The OHO Decision describes Oscher as a proprietary trader at EHSJ, where she day-traded pursuant to complete discretion. Upon joining the firm, Oscher paid a security deposit in the form of of a $50,000 capital contribution. Oscher described herself as a "gut trader," and she believed that "all the action" typically takes place on the open or close of each trading day.

Two Causes of Action

FINRA charged Respondent Oscher with two causes of action, which alleged that:

  1. from February 1,2007 through December 16, 2008 ,Oscher willfully violated Section 10(b) of the Securities Exchange Act of 1 934 and Rule 10b-5 thereunder, NASD Rules 2120 and 2110, and FINRA Rules 2020 and 2010, by engaging in a scheme to manipulate the price of SHLP individually and in concert with Raymond and Christopher Forbes (the''Forbes Traders") by making 18 SHLP purchases that marked the opening and closing prices in order to raise the price of SHLP or prevent further decline in the price of SHLP; and

  2. in marking the opening and closing prices of SHLP, Oscher violated NASD Rules 3310 and 2110, IM-3310, and FINRA Rule 2010, by engaging in the publication or circulation of reports of non bona fide purchases or sales of SHLP.


In deciding to Dismiss the charges against Respondent Oscher, an OHO Panel found that:

All of the 18 allegedly manipulative purchases were made in the open market at the SHLP ask price. Fifteen of the 18 purchases were made within 20 minutes of the close of the market, and the remaining three trades were made approximately 45 minutes after the opening of the market. Oscher does not dispute that she made the 18 SHLP purchases, but states that none of the purchases were done for any manipulative purpose.

After careful consideration of Oscher's trading and the circumstances surrounding her trading, the Panel concludes that Market Regulation failed to establish that she made the 18 purchases as part of a manipulative scheme or for any manipulative purpose. . .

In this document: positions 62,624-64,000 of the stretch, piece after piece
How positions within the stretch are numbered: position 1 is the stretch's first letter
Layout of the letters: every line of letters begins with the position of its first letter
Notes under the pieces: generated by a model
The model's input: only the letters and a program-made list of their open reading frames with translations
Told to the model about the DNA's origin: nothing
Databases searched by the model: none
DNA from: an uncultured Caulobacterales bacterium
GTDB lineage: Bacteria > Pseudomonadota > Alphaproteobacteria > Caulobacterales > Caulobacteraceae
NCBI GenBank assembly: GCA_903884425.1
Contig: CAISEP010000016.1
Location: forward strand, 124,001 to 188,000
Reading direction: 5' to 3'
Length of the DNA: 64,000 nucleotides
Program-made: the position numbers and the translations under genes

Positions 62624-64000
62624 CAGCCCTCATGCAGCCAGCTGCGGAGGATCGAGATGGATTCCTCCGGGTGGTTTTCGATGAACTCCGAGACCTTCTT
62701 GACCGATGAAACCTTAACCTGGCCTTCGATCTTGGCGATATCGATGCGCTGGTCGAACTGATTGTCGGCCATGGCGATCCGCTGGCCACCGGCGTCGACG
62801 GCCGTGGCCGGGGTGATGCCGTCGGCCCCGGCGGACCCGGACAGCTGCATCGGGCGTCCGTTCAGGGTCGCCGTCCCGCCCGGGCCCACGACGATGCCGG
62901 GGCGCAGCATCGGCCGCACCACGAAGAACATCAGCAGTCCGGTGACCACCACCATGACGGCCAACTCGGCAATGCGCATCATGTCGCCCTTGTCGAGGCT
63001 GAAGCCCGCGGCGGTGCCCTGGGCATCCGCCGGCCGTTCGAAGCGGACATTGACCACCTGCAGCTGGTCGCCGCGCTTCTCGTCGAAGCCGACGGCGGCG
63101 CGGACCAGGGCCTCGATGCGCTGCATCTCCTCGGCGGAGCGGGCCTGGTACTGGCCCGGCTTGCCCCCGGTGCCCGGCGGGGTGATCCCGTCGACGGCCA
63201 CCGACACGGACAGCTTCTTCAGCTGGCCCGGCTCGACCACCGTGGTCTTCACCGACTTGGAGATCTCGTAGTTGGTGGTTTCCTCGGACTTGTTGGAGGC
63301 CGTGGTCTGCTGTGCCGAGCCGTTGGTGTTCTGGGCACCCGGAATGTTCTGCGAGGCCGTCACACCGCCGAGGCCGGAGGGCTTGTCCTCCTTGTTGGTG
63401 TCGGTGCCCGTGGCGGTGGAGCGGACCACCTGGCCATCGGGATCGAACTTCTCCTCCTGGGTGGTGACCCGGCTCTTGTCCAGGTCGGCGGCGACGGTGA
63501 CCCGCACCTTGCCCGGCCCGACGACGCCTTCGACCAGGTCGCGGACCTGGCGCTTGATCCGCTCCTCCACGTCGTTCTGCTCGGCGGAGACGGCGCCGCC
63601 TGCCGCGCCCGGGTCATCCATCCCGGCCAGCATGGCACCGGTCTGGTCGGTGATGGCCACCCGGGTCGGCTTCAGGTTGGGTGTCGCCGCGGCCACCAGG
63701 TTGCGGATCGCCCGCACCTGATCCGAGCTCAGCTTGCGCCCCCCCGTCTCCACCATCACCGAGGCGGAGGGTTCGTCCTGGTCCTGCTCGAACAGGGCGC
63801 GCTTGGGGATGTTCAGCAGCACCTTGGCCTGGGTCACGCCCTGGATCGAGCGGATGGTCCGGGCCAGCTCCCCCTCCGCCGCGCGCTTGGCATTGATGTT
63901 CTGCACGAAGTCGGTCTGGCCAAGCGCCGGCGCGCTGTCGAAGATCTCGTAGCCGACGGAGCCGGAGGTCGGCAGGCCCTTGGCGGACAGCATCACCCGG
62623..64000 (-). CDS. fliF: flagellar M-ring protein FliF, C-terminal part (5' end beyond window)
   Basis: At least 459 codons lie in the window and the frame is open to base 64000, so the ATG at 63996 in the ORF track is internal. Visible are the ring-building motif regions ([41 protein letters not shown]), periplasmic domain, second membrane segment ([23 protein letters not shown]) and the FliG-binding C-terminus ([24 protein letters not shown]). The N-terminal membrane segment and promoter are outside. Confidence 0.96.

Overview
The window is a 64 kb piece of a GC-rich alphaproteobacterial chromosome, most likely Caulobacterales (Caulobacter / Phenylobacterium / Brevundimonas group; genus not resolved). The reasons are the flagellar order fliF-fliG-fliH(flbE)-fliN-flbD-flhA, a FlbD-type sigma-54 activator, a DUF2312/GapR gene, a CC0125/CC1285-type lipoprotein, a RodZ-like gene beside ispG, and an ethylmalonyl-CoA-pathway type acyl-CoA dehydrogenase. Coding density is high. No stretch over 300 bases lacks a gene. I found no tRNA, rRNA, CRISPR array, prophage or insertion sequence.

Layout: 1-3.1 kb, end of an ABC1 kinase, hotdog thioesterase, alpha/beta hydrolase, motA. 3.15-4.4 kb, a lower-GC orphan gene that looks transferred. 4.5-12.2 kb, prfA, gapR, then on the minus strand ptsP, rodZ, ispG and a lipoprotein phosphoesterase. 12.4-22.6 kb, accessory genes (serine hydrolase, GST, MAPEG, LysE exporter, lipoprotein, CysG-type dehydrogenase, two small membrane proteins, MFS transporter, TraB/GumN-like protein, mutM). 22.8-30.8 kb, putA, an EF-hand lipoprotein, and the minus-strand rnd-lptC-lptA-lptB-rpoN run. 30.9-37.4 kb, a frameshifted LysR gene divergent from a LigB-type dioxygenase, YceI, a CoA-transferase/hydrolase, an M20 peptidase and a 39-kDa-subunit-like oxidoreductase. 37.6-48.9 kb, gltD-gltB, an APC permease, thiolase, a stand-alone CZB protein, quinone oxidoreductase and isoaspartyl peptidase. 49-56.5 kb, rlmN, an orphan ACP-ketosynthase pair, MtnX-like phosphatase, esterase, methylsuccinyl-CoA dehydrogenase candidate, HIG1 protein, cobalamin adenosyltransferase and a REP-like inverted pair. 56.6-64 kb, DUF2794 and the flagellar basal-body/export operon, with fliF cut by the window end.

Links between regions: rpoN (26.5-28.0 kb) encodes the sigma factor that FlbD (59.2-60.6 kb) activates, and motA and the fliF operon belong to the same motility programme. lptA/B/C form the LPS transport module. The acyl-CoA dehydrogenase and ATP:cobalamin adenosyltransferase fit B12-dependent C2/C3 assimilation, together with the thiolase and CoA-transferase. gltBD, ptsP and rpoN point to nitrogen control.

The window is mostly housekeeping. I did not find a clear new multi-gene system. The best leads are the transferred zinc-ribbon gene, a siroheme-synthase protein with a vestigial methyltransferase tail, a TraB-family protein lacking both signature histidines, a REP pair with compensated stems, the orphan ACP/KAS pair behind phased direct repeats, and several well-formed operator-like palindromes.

Page 6 of the OHO Decision

In offering its rationale for dismissal, the OHO Panel found that Oscher:

  • did not exhibit any pattern with the 18 purchase;
  • bought SHLP in varying quantities;
  • increased her SHLP position throughout the relevant period;
  • typically did not sell any SHLP stock immediately after the 18 purchases;
  • made other purchases at the ask price on the dates of the 18 purchases;
  • was unaware that the Forbes Traders were selling SHLP;
  • did not trade in response to any communications from the Forbes Traders; and
  • did not facilitate SHLP sales by the Forbes Traders pursuant to any financial incentive.

As to the cause of action alleging that she had placed non-bona fide orders, the OHO Panel apparently gave considerable weight to the fact that that upon learning that the Forbes Traders were "selling their SHLP stock as she was buying . . .," Oscher "was very angry . . . and she resigned from EHSJ the next week."

Bill Singer's Comment

Compliments to this OHO Panel for a thoughtful presentation of the facts and of their rationale.  I urge all serious industry participants to read the full-text Decision